The Liguru Net Ambassador

Jun 2018
Mr. Omuruya presenting a net to a client. Photo credit: James Mwangi.

As a “Liguru” or Village Elder, Mr. John Omuruya is looked upon by the people of Lusheya village as not only a leader and advisor but also one who can solve their problems. And while his role is mostly administrative, he is particularly excited about a new role he is playing at the moment because he is working to ensure that his people are protected from malaria.

Lusheya Village is right in the heartland of Kakamega County and has been mapped as one of the locations receiving free long-lasting insecticide-treated nets (LLIN) in the ongoing mass net distribution process supported by the Global Fund and PMI. Mr. Omuruya has the responsibility of assisting the project staff and the ministry of health sub-county malaria control coordinators in mapping out and registering households to ensure that every resident gets their nets. He also assists in addressing concerns about nets raised by his. Mr. Omuruya was ecstatic that he was the man bringing protection to his village: “My village which comprises of about 3,000 people look up to me for all manner of guidance but being a part of this mass net process is by far the pinnacle of my achievements. This is because I am addressing their health, and sickness comes with a lot of other burdens, so working with PS Kenya and the county government of Kakamega to keep my people healthy gives me the greatest joy,” he said with pride.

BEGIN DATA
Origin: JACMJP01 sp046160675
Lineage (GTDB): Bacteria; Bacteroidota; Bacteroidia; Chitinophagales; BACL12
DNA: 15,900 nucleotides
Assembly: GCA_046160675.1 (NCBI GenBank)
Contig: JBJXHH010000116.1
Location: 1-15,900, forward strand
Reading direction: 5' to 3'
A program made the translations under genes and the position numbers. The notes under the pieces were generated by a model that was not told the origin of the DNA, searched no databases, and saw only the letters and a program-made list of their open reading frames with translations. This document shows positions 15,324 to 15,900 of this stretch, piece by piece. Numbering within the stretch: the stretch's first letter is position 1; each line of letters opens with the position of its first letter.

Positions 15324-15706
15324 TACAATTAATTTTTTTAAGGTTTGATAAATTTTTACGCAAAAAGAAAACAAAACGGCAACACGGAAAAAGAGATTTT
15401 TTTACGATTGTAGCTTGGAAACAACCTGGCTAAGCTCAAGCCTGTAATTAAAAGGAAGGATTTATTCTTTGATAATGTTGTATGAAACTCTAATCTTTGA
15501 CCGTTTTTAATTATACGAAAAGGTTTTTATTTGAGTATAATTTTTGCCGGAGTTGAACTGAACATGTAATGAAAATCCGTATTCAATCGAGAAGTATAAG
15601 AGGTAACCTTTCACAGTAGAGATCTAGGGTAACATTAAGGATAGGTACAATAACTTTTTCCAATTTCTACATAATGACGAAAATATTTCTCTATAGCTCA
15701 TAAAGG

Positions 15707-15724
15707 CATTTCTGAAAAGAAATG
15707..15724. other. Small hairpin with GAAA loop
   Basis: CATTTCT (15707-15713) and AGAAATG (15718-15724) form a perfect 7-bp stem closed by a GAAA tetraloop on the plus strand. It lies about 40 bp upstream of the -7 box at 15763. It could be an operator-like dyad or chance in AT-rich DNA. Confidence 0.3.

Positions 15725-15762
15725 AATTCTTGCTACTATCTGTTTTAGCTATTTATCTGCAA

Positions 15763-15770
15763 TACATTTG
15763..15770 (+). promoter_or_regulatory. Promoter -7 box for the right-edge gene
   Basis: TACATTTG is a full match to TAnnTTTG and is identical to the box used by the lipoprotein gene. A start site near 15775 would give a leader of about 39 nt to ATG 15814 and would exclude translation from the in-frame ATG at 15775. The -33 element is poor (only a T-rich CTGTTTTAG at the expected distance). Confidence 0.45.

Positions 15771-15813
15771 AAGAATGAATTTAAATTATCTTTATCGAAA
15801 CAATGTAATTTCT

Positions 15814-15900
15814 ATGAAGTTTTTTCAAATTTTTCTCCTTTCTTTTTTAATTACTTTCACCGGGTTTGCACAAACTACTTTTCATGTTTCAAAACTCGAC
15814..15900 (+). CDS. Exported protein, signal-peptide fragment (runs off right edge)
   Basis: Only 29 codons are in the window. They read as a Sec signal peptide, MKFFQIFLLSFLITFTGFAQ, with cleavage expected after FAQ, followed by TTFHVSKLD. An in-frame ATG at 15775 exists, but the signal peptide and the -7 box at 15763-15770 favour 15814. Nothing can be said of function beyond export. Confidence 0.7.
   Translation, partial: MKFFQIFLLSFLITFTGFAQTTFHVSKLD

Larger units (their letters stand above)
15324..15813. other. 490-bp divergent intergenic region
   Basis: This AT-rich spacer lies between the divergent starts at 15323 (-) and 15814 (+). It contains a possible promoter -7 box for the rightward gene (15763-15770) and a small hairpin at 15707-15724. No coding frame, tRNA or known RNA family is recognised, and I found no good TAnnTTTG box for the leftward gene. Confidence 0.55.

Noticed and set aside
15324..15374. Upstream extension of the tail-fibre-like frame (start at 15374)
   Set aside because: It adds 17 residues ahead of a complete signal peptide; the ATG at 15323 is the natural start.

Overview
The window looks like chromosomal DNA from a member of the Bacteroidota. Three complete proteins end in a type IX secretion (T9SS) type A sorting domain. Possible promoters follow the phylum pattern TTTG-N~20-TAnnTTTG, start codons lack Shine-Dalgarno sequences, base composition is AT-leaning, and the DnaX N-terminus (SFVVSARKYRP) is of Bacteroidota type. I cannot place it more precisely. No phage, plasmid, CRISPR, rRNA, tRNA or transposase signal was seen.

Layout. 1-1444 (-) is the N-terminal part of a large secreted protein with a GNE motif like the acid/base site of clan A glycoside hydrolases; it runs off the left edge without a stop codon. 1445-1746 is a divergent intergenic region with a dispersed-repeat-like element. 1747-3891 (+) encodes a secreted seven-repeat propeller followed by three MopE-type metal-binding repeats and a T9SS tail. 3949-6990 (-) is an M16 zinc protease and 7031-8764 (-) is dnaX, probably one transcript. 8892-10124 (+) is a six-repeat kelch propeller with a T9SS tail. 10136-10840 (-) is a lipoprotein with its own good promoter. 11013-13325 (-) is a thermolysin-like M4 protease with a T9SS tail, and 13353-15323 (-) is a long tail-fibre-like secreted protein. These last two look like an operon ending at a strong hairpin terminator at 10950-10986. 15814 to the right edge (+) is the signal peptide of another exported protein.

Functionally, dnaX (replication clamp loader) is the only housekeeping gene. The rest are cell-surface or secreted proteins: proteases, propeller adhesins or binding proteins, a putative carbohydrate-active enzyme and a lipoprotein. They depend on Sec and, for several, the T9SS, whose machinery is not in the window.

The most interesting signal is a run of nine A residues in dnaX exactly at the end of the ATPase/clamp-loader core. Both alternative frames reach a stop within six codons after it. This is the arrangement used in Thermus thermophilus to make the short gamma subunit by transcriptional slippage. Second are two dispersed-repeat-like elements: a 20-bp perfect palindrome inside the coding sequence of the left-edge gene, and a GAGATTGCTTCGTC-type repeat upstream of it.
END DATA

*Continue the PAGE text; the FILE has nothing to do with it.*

“Every now and then a member of the community falls ill and when we visit our dispensary, the diagnosis is majorly malaria. We are now happy that we will be able to defeat malaria since my village has received the nets. I am happy that I was involved in helping members of the community to understand the importance of using nets to prevent malaria. I was also involved in teaching my people how to hang the nets and also share information about the right use of the mosquito nets and right now, they look to me as the source of information and commodities,” narrated Mr. Omuruya.

The area malaria coordinator said that net hanging and misconceptions are a major challenge in ensuring that nets are appropriately used. The involvement of village leaders like Mr. Omuruya is helping the government to ensure that nets are used properly and for the benefit of the community.

Mr. Omuruya said that since they were trained they have been working alongside the doctors and community health volunteers to visit households and address issues that arise from the villagers.

In Kakamega County, 1.9 million nets procured through collaboration between PMI and the Global Fund will help keep over 3.4 million people free from malaria. All these efforts are geared towards ensuring that at least 80 percent of Kenyans in malaria prone regions use the appropriate malaria prevention strategies.

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